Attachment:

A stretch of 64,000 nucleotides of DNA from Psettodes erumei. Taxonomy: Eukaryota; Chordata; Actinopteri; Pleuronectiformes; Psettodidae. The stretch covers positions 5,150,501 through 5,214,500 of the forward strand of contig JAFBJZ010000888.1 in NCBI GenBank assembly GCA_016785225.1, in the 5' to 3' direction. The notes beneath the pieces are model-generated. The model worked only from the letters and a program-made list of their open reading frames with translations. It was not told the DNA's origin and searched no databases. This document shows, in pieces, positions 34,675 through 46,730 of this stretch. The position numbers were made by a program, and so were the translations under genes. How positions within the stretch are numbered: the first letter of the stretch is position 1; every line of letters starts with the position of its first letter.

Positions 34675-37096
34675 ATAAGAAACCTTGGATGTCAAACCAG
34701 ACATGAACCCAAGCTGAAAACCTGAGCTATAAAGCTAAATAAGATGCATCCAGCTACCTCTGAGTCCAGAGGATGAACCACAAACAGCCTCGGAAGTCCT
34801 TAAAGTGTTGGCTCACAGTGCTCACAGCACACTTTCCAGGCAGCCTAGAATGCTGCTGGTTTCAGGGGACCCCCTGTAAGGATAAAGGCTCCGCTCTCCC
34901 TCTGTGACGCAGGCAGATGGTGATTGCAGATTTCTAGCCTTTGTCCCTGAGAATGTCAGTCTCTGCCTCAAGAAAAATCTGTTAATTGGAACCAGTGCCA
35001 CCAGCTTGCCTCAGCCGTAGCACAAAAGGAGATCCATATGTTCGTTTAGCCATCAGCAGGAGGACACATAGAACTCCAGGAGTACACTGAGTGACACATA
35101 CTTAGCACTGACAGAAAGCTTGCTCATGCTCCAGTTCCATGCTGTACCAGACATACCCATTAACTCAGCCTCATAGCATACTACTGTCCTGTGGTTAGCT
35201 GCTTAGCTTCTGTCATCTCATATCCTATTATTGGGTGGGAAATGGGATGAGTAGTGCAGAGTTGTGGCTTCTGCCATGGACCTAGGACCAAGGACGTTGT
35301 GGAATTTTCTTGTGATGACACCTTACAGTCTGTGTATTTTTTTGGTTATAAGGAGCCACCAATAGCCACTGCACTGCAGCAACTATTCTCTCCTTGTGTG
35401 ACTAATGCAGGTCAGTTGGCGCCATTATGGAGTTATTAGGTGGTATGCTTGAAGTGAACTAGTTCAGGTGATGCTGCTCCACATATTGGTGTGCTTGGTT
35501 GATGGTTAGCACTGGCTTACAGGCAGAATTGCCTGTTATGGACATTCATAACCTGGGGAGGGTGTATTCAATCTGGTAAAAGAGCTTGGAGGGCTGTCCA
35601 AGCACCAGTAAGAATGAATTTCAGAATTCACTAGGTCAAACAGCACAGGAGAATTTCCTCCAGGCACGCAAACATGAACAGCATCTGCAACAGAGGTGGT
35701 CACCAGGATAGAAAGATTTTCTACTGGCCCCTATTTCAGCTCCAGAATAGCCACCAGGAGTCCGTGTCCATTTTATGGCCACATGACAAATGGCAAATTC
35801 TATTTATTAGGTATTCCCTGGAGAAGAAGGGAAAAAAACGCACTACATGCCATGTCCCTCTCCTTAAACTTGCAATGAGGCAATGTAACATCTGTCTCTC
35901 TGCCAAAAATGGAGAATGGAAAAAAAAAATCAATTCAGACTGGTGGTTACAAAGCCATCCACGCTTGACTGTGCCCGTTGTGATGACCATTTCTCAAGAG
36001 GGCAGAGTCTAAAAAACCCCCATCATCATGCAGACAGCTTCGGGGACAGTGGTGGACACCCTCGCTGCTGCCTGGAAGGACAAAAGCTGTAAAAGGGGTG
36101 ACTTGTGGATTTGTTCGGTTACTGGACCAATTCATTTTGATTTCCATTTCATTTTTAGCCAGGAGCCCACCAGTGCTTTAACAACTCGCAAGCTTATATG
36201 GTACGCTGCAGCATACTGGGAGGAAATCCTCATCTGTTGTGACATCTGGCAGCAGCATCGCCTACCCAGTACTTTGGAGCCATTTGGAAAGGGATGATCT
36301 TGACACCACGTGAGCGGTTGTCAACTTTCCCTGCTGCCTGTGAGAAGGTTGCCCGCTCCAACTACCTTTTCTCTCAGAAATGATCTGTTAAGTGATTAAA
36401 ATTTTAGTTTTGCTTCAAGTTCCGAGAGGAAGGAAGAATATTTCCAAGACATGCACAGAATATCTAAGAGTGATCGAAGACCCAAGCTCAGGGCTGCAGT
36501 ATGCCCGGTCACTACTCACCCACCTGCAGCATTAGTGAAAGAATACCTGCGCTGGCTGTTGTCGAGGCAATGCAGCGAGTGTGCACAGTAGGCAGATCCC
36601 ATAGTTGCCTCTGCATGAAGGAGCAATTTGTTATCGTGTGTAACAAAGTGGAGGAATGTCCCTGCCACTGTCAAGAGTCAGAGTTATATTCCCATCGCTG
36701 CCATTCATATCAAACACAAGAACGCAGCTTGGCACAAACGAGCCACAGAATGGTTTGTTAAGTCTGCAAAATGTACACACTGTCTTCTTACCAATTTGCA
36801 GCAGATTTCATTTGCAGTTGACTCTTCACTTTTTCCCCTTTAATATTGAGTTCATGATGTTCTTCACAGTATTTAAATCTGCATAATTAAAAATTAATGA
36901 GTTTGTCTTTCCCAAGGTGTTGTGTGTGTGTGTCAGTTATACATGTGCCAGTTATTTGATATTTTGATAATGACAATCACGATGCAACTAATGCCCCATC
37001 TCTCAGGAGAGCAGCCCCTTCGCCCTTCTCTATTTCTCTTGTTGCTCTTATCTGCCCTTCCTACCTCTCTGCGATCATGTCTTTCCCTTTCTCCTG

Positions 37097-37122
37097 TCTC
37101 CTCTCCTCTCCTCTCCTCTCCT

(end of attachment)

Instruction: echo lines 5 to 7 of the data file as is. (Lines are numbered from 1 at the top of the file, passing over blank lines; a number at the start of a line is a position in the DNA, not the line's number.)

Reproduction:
34801 TAAAGTGTTGGCTCACAGTGCTCACAGCACACTTTCCAGGCAGCCTAGAATGCTGCTGGTTTCAGGGGACCCCCTGTAAGGATAAAGGCTCCGCTCTCCC
34901 TCTGTGACGCAGGCAGATGGTGATTGCAGATTTCTAGCCTTTGTCCCTGAGAATGTCAGTCTCTGCCTCAAGAAAAATCTGTTAATTGGAACCAGTGCCA
35001 CCAGCTTGCCTCAGCCGTAGCACAAAAGGAGATCCATATGTTCGTTTAGCCATCAGCAGGAGGACACATAGAACTCCAGGAGTACACTGAGTGACACATA